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Something like this needs a good cast to keep the melodrama from falling into parody. Holt and Granville are excellent, and they’re supported by some real pros: Kent Smith, Otto Kruger, H.B. Warner, Hans Conried, Nancy Gates, Peter Van Eyck, Edward Van Sloan and more. They say Richard Martin’s in there somewhere as a Gestapo stooge!

Russell Metty’s cinematography deserves a lot of credit for the film’s overall effectiveness. He sets the mood and menace perfectly, more than making up for the meager budget. The Nazi rally long shot that opens the film appears to be a miniature. It’s incredible. Metty simply does not get the respect he deserves.

Warner Archive has done its typically stellar work with this one. It’s a movie that really needs its strong contrast levels and solid blacks — and they’re near-perfect on this DVD-R. Hitler’s Children is a movie I’ve been championing for years, and I have no trouble recommending it highly — even though Tim’s packing a Luger, not a Colt.

And isn’t that six-sheet up top terrific?

 

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hitlerchildrentimlc

Directed by Edward Dmytryk
Starring Tim Holt, Bonita Granville, Kent Smith, Otto Kruger, H.B. Warner, Hans Conried, Nancy Gates

Sometimes a B Movie will pull off something in a way no A picture ever could. This is one of those times. Hitler’s Children (1943) was clearly meant to be an exploitation picture about the Hitler Youth, but it ended up being so much more. One of Tim Holt’s finest performances, and a real home run for both director Edward Dmytryk and cinematographer Russell Metty.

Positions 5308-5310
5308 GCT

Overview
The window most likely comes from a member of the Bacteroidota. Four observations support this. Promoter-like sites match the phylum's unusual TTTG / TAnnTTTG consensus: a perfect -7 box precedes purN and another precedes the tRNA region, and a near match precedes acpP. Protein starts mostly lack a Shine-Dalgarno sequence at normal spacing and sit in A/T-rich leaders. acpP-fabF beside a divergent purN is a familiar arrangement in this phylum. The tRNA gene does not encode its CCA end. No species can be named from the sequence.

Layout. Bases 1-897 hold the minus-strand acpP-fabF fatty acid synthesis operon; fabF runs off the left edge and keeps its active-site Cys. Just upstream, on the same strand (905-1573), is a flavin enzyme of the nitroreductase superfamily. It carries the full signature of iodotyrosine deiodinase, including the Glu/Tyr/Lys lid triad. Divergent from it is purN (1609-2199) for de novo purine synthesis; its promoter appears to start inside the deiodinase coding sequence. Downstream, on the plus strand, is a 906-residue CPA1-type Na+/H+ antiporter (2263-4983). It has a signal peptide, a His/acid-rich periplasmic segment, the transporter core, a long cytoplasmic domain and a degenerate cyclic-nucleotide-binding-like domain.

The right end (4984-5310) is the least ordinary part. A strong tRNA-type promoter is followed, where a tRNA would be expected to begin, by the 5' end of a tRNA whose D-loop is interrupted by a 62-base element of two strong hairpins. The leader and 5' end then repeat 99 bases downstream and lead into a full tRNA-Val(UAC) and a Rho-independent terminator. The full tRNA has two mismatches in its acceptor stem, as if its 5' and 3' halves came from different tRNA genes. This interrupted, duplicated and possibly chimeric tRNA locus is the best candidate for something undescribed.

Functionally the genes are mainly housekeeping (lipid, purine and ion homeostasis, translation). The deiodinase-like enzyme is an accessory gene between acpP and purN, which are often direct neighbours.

It’a available today from Warner Archive. Highly, highly recommended.

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Lesley_SelanderNext Thursday, April 9, Turner Classic Movies (TCM) will highlight director Lesley Selander by running nine of his films, three of them part of RKO’s excellent series of B Westerns starring Tim Holt (Gunplay is a very good one).

Arrow In The Dust (1954) stars Sterling Hayden and Coleen Gray. Tall Man Riding (1955) is a solid Randolph Scott picture. And The Lone Ranger And The Lost City Of Gold (1958) is the second TV spinoff feature to star Clayton Moore and Jay Silverheels.

I’m a big fan of Lesley Selander. When it comes to action, he’s one of the best. It’s good to see him get this kind of attention. His films are short, smart, fast — and highly recommended.

Selander on TCM

The times listed are Eastern Standard Time. This is a “restoration” of a shorter post. Thanks to Blake for pointing out all I’d missed.

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riograndepatrol1950

Directed by LesleySelander
Starring Tim Holt, Richard Martin, Jane Nigh, Douglas Fowley

On the third Thursday of most months, The Western Film Preservation Society has been running B Westerns at NC State’s McKimmon Center, here in Raleigh, since 1981. One of this week’s features is Rio Grande Patrol (1950), starring Tim Holt and Richard Martin (as Chito, of course). It was directed by the great Lesley Selander. The meetings get going at 6:45.

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monster 2

Directed by Arnold Laven
Starring Tim Holt, Audrey Dalton, Hans Conried, Barbara Darrow, Max Showalter, Harlan Warde, Gordon Jones, Jody McCrea

When does a movie about a giant mullosk menacing the Salton Sea make it to a blog dedicated to Westerns of the 50s? When it stars Tim Holt (that’s him with the fire extinguisher, below).

Kino Lorber will bring The Monster That Challenged The World (1957) to the surface on Blu-ray in August. This is a really terrific little movie — a prime entry in the whole 50s Big Bug sub-genre.

monsterworld7

This news was too good — I couldn’t wait to make this a Tim Holt Tuesday.